Warning shot fired across bow of media
WARNING SHOT: What, or who, prompted President Noynoy Aquino to fire a warning shot across the bow of media in his State of the Nation Address last Monday?
Many of us in the mainstream press were surprised upon hearing the President, after excoriating the Arroyo administration over money issues, say toward the end of his 39-minute, 3,900-word speech:
“To our friends in media, especially those in radio and print, to the block-timers and those in our community newspapers, I trust that you take it upon yourselves police your own ranks. May you give life to the principles of your vocation: to provide clarity to important issues; to be fair and truthful, and to raise the level of public discourse.”(My translation from the original Pilipino)
He continued: “It is every Filipino’s duty to watch closely the leaders that you have elected. I encourage everyone to take a step towards participation rather than fault-finding. The former takes part in finding a solution; from the latter, never-ending complaints.” (Malacanang’s official translation from Pilipino)
I wonder who inserted those barbs in the Speech of Noynoy Aquino (SONA).
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EDUCATION: While the press zealously guards it freedoms guaranteed by the Constitution, it has never taken the position that the Fourth Estate is beyond reproach and presidential scolding, or that is it exempted from scrutiny by the public that it serves.
For one, my position has been that a publication is nothing without its public, that the journalist’s “boss” is the reader. Without his reader, the writer is nothing.
With that relationship between the writer and his reader, it follows that there be a mutually beneficial bond. One is not to take advantage of the other, but both of them must link up and grow together.
That growing together, constructively reacting to each other in mutual respect, is an edifying process called Education. The many functions of the press can be summed up in that one term.
Mr. Aquino wasted too many words when he pompously called our education function as “raising the level of public discourse.”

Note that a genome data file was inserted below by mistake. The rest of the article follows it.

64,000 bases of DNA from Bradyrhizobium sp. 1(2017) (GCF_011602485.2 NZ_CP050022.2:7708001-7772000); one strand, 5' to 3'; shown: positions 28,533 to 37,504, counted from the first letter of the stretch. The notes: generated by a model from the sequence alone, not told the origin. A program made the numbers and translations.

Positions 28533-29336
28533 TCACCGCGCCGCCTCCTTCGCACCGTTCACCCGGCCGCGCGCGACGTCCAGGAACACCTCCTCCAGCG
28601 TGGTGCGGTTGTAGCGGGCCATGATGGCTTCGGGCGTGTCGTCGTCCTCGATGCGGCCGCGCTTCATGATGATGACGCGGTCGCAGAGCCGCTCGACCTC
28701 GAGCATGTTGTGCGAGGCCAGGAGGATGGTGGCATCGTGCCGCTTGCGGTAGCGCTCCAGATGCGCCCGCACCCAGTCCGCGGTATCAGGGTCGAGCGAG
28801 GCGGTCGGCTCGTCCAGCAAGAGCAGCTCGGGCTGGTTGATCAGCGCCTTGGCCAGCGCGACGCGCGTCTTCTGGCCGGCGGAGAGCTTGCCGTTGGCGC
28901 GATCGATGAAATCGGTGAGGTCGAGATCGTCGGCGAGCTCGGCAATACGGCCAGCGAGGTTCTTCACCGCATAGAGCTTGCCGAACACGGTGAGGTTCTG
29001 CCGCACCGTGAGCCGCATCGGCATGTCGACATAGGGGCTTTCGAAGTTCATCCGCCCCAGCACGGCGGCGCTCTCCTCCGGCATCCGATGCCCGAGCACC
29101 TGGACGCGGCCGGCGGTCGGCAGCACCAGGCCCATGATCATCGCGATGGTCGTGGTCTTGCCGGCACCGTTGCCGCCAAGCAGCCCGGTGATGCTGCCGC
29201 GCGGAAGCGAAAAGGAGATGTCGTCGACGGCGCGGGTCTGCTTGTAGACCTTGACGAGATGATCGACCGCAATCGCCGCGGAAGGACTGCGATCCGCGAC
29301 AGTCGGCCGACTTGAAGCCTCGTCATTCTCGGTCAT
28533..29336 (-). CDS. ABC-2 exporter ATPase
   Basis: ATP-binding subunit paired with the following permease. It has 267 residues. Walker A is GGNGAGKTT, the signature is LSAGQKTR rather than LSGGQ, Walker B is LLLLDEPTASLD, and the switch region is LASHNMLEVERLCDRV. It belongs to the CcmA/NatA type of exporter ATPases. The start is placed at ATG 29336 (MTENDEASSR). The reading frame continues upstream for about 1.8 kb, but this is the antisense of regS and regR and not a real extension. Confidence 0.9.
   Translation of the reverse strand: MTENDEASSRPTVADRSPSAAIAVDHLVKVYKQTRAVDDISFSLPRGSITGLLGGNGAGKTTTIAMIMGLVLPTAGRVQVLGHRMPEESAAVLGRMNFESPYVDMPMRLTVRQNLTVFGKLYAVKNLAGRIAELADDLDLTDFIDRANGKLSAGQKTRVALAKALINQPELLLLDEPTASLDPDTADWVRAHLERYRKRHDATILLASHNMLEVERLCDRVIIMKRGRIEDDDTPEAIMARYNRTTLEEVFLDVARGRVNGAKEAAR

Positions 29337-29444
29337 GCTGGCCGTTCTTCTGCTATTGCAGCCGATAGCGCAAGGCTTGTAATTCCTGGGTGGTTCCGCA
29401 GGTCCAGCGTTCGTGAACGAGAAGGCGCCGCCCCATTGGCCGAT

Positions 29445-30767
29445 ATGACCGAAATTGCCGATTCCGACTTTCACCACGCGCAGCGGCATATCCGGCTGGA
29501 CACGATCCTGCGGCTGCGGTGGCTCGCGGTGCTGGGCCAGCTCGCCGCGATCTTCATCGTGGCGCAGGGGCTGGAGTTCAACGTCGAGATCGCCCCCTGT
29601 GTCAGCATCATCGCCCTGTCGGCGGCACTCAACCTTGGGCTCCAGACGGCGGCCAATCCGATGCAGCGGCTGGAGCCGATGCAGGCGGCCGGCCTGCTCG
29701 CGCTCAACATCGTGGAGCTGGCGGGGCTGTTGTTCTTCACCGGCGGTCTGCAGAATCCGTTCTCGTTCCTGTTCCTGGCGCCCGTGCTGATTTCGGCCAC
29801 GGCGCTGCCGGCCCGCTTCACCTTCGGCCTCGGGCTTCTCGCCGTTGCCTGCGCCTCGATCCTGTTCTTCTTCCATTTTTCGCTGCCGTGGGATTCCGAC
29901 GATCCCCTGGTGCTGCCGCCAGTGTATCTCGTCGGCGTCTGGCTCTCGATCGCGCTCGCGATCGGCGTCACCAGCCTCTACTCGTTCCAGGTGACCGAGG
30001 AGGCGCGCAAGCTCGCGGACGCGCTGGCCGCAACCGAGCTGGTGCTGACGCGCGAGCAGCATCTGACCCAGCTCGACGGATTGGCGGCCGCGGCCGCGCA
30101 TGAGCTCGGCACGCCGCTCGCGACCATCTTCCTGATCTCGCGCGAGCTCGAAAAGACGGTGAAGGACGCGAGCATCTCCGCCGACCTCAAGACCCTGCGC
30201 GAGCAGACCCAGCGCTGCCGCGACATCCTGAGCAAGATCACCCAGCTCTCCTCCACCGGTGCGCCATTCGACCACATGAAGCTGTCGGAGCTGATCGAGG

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CODES & RULES: Presuming to speak for mainstream media. I dare say that, by and large, we know our job. While we may not always succeed, we do our best to stick to the principles as taught us by our elders in the trade and the academe.
Unlike public officials such as the President, we in private media do not use public funds. We believe that government — except to the extent that the law requires it – has no business telling us how to do our jobs.
We in media have our professional codes and our internal company rules imprinted on our foreheads, not to mention personal values indelibly ingrained in each of us.
While some nosey officials condescendingly lecture to us in an effort to feel good, we believe that such reminders about examining or policing ourselves are not necessary.
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COOPTING MEDIA: When President Aquino told us to police our ranks, he may have meant that we should check on our fellow journalists to make sure we/they remain true to our calling.
Before saying that, the President should have looked at the mirror and asked himself why he crossed the adversarial line between him, a government official, and the press — and co-opted selected members of media.
It is of public record that Mr. Aquino has identified at least one high-profile broadcaster as one of his covert workers imbedded in private media during the campaign.
Understandably, when they won the presidency, he absorbed this wayward sheep into his propaganda team after he was suspended by his network for misconduct.
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SELECTIVE SCOLDING: It is intriguing that President Aquino singled out four sectors in media for public scolding: those in radio and print in general, the block-timers (those who buy time to use on air) and those in the community newspapers.
He left out television, his darling medium, having basked in its glamorous glow during the campaign. Poor print media and the community press, the last choices in the allocation of campaign ads, had to be scolded.
As for the block-timers, I suppose only those who did not go overboard proclaiming their faith in the Gospel according to Noynoy were marked for censure. Those who had been supportive were rewarded?
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TWO OPS HEADS: On the matter of organizing the Office of the Press Secretary, I have no business commenting on it, except that I am a taxpayer and my work requires my having to deal with the agency.
It is now reported that the Communications Group (the new label of the reincarnated OPS) will have two secretaries, both of Cabinet rank: Ricky Carandang and Sonny Coloma.
My opinion will not matter, but I think the OPS/CommGroup should have only one Secretary. Having two heads would make the setup unstable.
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TURF WAR: If it is true that Carandang will be directly doing public relations for the President, he should be designated Press Secretary. The others, including Coloma, will have to fall in place under him.
But if some relatives want to keep a hold on power and the media assets of the agencies held by Coloma, they can organize another agency and place it under him as department secretary outside the control and supervision of Carandang.
Secretary Edwin Lacierda can tag along as ad interim spokesman until a new office (maybe that of a Cabinet spokesman) can be created for him. After the pieces fall into place, Carandang can move in as presidential spokesman and Press Secretary.
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